Pubdate: Fri, 22 Dec 2017
Source: London Free Press (CN ON)
Copyright: 2017 The London Free Press
Author: Dale Carruthers
Page: A3


A downtown London pot shop has beefed up security after a staffer was
charged for the second time in less than three months.

The charges announced Thursday against Michael Leeder, 27, stem from a
three-week investigation into the London Relief Centre, an illegal
marijuana dispensary that set up shop on Richmond Row in September.

Police raided the dispensary, where anyone over the age of 19 can buy
cannabis, even without a valid pot prescription, less than two weeks
after it opened. Leeder and four others were charged with multiple
counts of drug possession for the purpose of trafficking.

Leeder was ordered not to communicate with the four others charged in
the Sept. 20 raid, court records show. He also was banned from the
London Relief Centre, unless escorted by a police officer to retrieve
his personal belongings.

"Leeder was seen walking into the dispensary on Dec. 4, which was a
direct violation of his undertaking," Const. Katrina Aarts said Thursday.

Police arrested Leeder last Friday, seizing $2,000 worth of marijuana
edibles and $16,000 in cash from a vehicle, Aarts said.

He was charged with an additional count of drug possession for the
purpose of trafficking and breaching an undertaking.

Leeder, who has been released from custody, is scheduled to appear in
court on Jan. 12.

Court records show Leeder was charged with drug possession in Brampton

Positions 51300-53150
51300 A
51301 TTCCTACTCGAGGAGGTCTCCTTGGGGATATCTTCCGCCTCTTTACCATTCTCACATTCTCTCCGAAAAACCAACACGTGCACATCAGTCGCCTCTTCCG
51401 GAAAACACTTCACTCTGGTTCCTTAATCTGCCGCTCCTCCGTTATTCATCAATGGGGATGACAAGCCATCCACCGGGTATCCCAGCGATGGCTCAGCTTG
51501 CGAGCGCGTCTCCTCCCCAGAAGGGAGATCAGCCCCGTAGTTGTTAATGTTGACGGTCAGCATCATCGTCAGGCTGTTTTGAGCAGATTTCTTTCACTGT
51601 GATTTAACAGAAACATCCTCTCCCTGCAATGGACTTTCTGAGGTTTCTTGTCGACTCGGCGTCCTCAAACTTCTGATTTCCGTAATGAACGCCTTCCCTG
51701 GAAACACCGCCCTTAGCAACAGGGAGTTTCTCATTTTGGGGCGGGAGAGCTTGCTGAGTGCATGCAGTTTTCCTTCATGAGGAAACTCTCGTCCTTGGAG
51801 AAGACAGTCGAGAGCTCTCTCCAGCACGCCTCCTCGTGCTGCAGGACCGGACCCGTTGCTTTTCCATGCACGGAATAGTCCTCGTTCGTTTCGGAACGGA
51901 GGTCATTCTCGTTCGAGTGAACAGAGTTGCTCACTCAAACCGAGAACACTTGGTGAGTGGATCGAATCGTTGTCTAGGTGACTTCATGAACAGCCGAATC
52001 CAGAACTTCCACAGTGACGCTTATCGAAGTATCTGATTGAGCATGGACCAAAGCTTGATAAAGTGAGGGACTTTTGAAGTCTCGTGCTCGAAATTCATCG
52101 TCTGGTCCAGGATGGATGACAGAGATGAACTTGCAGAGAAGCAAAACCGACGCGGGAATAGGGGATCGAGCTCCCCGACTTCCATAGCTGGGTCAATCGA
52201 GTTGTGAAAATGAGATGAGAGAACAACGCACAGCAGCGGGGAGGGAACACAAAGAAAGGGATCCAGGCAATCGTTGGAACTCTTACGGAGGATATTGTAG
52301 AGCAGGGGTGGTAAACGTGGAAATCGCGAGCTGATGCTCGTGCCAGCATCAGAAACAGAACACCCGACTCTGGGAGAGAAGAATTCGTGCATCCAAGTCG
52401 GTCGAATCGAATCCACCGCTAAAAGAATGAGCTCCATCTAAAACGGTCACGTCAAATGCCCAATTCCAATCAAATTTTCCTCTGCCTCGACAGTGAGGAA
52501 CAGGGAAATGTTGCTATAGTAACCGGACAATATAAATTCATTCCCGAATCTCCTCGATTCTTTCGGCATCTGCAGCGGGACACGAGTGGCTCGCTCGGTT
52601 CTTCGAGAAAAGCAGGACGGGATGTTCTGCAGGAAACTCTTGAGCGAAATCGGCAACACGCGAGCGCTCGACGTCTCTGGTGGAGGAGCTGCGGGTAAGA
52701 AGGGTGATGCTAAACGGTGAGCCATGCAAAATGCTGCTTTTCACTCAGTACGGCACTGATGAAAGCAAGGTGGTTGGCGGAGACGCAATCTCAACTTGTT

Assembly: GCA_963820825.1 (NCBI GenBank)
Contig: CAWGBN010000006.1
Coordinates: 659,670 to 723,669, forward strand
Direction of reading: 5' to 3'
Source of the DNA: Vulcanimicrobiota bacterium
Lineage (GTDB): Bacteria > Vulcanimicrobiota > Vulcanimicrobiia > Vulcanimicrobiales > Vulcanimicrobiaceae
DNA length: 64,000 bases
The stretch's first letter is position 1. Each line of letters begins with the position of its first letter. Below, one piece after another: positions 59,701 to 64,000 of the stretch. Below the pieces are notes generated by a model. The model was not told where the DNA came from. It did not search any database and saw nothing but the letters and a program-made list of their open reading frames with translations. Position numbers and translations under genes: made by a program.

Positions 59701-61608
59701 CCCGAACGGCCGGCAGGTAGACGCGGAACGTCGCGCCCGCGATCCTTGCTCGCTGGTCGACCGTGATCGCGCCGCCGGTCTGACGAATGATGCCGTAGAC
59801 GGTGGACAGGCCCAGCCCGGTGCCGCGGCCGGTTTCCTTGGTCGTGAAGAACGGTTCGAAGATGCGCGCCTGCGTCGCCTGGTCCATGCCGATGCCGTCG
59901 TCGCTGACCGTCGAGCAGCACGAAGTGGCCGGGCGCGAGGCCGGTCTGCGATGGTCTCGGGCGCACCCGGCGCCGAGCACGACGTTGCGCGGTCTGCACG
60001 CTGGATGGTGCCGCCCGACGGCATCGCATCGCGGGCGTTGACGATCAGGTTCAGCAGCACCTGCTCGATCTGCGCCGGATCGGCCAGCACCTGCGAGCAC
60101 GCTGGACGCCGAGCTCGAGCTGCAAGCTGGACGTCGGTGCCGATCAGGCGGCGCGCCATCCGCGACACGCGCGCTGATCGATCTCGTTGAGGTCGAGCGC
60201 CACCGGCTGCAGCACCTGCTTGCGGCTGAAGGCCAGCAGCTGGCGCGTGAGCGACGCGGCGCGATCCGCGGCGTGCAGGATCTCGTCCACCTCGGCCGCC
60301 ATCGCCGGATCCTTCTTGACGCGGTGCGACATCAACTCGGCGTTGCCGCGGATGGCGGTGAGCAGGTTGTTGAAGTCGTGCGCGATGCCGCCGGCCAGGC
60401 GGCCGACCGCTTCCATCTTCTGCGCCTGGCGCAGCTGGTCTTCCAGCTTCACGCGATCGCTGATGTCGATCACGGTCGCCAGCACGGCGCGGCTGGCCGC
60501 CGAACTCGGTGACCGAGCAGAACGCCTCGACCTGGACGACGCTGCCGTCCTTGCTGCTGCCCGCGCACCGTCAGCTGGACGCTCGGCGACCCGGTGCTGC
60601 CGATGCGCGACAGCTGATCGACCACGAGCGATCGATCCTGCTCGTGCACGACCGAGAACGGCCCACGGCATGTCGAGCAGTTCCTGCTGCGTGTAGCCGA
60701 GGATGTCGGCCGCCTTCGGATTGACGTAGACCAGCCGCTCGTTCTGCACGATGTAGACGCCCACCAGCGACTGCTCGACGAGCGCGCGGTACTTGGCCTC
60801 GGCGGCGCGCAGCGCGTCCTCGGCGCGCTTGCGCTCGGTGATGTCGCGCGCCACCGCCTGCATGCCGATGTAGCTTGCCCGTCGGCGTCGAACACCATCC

on July 6, 2013, but the charge was withdrawn on Jan. 2, 2014.

New security measures were in place at the London Relief Centre,
located in a ground-floor unit at 691 Richmond St., Thursday.

The door to the dispensary is kept locked during business hours. A
security guard stationed at the entrance opens the door to allow
customers inside, where more than a dozen people could be seen lined
up to buy marijuana.

There are still five illegal pot shops operating in London, despite
repeated police raids. Four of the unsanctioned businesses, unlike the
London Relief Centre, require clients to have a valid prescription for

Marijuana will be sold at LCBO run stand-alone stores and through an
online service when the federal Liberal government makes good on its
pledge to legalize the drug for recreational use by July 2018.

London has been selected to get at least one of the government pot
shops when the first 40 open across Ontario. That number will grow to
150 by 2020.

The province previously announced new legislation that would give
police the power to shut down premises they suspect are being used for
the illegal sale or distribution of cannabis.
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